A true agile transformation needs to look at that entire value stream. But this represents a huge challenge. Organizational change is extremely difficult and disruptive. Just implementing agile into the App Dev area is risky enough. At least the App Dev team is organized under one leader. Expanding the focus to the entire value stream is going to require the involvement, buy in and leadership of multiple leaders across different silos, which can be difficult.
Except in very small organizations, it is daunting to imagine changing the entire value stream. So where do you start? It seems to me that there are three places to start based on chunking the value stream into intake, development and deployment:
Let’s take a look at the merits of each of these approaches:
I have a client that started upstream of IT. And at first that really concerned me.
If you fix the left, you will only optimize the front end and begin pushing more work to the right. This was one of the key anti-patterns identified by Jonathan at Barclays. They created a bottleneck much like Lucy and Ethel faced in the classic Chocolate Factory Episode.
By optimizing the front end or the intake process, you will create a big queue in front of application development. The system will be unbalanced, and work will being pushed rather than pulled. Rather than creating a flow, they will re-create big batches.
The downstream team will be a bottleneck. Like Lucy and Ethel, app dev will be under pressure and scrambling. Quality and sustainable pace will suffer.
In addition, your teams upstream teams will begin to see that nothing is happening. They will likely get discouraged and disband their efforts.
As noted previously, most Agile Transformations start with app development, either because of the money spent there or the perception of it being a bottleneck.
The befit of starting with app dev is that it is usually within the same org snd leadership structure. Also, quick wins can be used to create momentum for changes elsewhere. For example, it may be easy to justify automation to the test and release processes or a complete dev ops implementation.
The main downside of starting with application development, as noted above, is local optimization and little improvement in overall business agility.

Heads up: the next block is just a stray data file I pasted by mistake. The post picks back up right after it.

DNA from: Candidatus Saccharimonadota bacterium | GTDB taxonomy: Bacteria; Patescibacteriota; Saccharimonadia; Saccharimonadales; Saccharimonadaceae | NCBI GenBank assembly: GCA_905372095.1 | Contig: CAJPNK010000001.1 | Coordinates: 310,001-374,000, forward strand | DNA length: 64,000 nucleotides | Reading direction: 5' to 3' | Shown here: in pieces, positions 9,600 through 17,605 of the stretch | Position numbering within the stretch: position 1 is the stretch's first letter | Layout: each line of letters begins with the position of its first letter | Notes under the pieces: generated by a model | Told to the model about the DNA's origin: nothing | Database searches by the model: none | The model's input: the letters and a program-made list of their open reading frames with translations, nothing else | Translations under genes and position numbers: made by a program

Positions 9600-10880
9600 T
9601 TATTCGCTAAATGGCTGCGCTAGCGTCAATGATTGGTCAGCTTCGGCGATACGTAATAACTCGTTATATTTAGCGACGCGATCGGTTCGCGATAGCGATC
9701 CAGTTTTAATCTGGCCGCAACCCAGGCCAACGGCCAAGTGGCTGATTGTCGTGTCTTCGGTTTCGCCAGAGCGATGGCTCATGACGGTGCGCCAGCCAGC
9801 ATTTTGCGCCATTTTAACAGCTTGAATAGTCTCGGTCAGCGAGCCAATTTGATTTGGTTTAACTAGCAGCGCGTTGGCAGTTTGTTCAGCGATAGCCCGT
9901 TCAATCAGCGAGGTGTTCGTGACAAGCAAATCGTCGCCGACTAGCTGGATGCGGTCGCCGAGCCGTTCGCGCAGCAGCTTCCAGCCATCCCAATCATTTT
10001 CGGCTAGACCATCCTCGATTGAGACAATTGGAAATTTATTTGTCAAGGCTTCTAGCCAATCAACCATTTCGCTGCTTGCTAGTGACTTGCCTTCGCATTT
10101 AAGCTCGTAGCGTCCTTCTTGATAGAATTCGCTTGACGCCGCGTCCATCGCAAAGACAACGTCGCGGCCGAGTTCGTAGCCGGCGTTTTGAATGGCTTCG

The third approach would be to start on the right with those processes that test and deploy. By automating and optimizing, and removing batches, you can begin “pulling” work from the left.
As you address the issues with deployment, you begin moving left to application development. Like a bucket brigade, they all hand work directly to the next person in line with no queue. By implementing feedback loops, everyone in the chain recognizes how their work fits in to the overall value chain. This is the essence of single piece flow.
The downside of all three of the previous approaches is that they don’t necessarily re-engineer the value stream. We could simply be automating processes as the exist and not thinking about whether they are the right processes.
Additionally, the underlying organization structure that supports (and enforces) that value Stream remains in place, fostering silos and local optimization.
There is a fourth approach, to design an ideal value stream and setup an org structure and processes to support it. Rather than propagating all the existing steps which are typically a function of the existing departments, create the flow first. Then design the organization around it.
For example, the silos and handoffs from intake to development to deployment may not make sense or be necessary. Can we create one organization, one team even, that would handle things all the way from need to delivery? Small organizations and startups do this all the time. They don’t have the luxury to create silos with limited spans of control and responsibility.
The challenge is that this type of change is extremely disruptive and would need to be driven from the top of the organization.
I am interested in your thoughts on this topic. What have you seen?